Homefix: Dwight Barnett answers home-improvement questions. This week's topic is on a sagging floor.

Share story

Q: We are looking to buy a home built in the early 1950s, and I’m concerned about the sagging floors in the extra-large living room. The sales agent said the home has character, whatever that means, and sagging floors are normal for an older home. I had a friend who does some construction go under the house to look at the floors, and he said everything seemed fine. I just feel that I’m walking downhill every time I walk across those floors. Is this normal, or this a major a problem? Can something be done to raise the floors?

A: Just off the top of my head, I can think of four things that can cause a floor to sag:

1. Improperly sized floor joists. Normally, a floor joist is a 2-inch-wide-by-10-inch-thick piece of yellow pine or Douglas fir. Several other species of wood can be used, but these two are the most common.

2. The span of the floor joists may be too long. The span is the distance measured in inches from one supporting point to the next supporting point with no supports in between.

3. Decay or infestation damage can weaken the floor joists.

4. Improper loading. Loading would be the amount of weight applied to the floors when the home was occupied. For instance, a slate-bed pool table or a waterbed might be more weight than the floor was designed to support. Also, all lumber used for floor joists has what is known as an allowable amount of deflection or bending.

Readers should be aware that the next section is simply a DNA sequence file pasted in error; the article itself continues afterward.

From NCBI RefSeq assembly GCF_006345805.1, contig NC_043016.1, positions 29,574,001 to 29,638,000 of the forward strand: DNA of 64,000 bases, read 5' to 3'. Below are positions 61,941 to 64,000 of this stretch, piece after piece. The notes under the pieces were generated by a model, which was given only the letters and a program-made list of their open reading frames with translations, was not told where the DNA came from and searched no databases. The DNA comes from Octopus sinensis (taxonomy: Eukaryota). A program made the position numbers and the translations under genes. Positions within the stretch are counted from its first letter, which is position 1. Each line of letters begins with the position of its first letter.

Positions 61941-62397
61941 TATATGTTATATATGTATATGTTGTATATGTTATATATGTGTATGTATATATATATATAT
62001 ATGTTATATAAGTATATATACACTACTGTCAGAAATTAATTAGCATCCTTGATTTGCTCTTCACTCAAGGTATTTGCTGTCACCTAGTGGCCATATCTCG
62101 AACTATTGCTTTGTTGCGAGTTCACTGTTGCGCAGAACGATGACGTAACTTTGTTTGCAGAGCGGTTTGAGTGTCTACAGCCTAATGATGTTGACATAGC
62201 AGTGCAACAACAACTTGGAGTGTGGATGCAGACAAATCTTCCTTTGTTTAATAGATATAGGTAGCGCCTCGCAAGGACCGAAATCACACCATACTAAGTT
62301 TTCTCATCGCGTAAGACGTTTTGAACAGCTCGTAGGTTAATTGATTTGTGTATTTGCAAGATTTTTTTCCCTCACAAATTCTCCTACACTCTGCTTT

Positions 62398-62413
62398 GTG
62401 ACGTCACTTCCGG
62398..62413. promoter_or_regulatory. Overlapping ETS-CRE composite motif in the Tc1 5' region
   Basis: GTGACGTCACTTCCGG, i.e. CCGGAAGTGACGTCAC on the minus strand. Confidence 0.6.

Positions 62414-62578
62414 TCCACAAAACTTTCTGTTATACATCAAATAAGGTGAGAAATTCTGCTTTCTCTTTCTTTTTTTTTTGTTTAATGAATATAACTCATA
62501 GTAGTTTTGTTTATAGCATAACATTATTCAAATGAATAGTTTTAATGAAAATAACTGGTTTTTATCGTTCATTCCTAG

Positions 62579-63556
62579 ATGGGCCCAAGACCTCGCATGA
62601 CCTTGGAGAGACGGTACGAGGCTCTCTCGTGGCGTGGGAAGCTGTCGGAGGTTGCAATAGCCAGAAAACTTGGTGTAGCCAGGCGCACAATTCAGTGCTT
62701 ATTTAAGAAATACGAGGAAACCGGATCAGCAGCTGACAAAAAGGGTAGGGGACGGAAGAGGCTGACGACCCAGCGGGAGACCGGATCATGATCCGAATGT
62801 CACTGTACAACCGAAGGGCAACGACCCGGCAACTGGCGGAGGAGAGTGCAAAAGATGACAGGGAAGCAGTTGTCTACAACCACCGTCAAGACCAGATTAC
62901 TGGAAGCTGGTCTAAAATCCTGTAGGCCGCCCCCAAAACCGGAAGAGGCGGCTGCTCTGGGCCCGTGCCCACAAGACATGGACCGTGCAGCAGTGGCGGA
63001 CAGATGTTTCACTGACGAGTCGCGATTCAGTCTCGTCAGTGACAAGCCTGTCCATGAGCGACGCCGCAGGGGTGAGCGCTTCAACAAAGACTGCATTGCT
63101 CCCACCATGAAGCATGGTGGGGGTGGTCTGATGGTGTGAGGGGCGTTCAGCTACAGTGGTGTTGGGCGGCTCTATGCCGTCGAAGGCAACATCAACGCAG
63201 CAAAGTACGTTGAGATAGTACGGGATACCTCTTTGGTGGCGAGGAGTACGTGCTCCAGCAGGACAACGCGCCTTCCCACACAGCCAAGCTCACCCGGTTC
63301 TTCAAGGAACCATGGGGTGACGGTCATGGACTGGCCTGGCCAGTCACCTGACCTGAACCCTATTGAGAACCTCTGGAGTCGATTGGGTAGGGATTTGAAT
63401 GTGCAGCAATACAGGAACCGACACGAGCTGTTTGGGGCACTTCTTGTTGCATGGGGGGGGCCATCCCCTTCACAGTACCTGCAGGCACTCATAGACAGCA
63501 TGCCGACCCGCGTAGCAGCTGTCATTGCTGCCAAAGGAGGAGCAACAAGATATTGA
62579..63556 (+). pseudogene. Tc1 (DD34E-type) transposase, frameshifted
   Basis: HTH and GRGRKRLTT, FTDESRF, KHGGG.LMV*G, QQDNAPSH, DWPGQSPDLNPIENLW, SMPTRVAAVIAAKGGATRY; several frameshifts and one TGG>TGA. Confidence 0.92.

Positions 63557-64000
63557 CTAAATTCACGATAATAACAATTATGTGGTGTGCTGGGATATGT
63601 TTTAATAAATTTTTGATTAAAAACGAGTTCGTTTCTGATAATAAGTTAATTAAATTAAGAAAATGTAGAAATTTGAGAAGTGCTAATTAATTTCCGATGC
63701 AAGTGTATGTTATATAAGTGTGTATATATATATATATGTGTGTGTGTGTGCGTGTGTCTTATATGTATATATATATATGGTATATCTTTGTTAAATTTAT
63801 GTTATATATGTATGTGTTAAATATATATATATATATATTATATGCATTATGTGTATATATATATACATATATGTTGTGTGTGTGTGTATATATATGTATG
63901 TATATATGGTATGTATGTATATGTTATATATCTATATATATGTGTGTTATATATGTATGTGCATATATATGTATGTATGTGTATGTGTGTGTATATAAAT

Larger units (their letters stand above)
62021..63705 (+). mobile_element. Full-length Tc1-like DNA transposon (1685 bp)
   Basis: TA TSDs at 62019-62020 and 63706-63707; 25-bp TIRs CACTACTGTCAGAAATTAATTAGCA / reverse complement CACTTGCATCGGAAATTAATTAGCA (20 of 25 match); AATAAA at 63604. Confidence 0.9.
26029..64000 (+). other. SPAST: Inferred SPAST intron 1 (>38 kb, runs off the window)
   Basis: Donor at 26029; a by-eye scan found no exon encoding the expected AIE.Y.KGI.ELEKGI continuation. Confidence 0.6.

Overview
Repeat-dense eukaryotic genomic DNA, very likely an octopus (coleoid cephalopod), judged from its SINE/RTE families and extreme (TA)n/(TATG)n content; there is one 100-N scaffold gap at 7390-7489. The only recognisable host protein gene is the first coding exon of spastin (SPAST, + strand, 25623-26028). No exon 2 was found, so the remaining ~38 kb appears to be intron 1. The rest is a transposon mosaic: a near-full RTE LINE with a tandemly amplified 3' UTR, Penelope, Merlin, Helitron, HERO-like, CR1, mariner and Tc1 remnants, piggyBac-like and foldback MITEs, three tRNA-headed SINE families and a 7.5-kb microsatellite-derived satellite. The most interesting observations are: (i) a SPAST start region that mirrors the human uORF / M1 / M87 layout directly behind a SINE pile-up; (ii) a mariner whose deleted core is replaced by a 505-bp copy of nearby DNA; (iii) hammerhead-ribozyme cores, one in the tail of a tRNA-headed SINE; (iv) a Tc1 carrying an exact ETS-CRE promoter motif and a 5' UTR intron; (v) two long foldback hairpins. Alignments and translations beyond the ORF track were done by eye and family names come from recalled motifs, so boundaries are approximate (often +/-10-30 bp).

Wood is made up of fibrous materials that have an elastic characteristic, meaning the fibers will stretch when under tension. Testing of just how much “stretching”the wood will undergo is performed at the U.S. Forest Products Laboratory in Madison, Wis., and the findings are used in major code and engineering manuals to determine the size and type of wood to use for any given project. In layman’s terms, this means typical 2-by-10 floor joists, spanning 16 feet, can be expected to sag about one-eighth to one-quarter of an inch. Not much; however, as the span increases, so does the amount of deflection.

In any case, the floor system can be repaired. Damaged joists can be replaced. Joists that are too long or those that have sagged can be supported by simply adding an extra 4-by-4 wood beam with screw jacks resting on concrete footings located every 6 feet along the beam. The jacks are at first set tight against the joists and then raised approximately 1/8 inch every month to remove the sag. If, during the jacking, you notice cracks in the floor tiles or wall coverings, or if doors no longer close properly, then stop the jacking and leave the floor as is. The added beam will take all the bounce and movement out of the older floors, and you can add extra weight without fear of additional sagging.

Dwight Barnett is a certified master inspector with the American Society of Home Inspectors. Write to him with home-improvement questions at d.Barnett@insightbb.com. Sorry, no personal replies.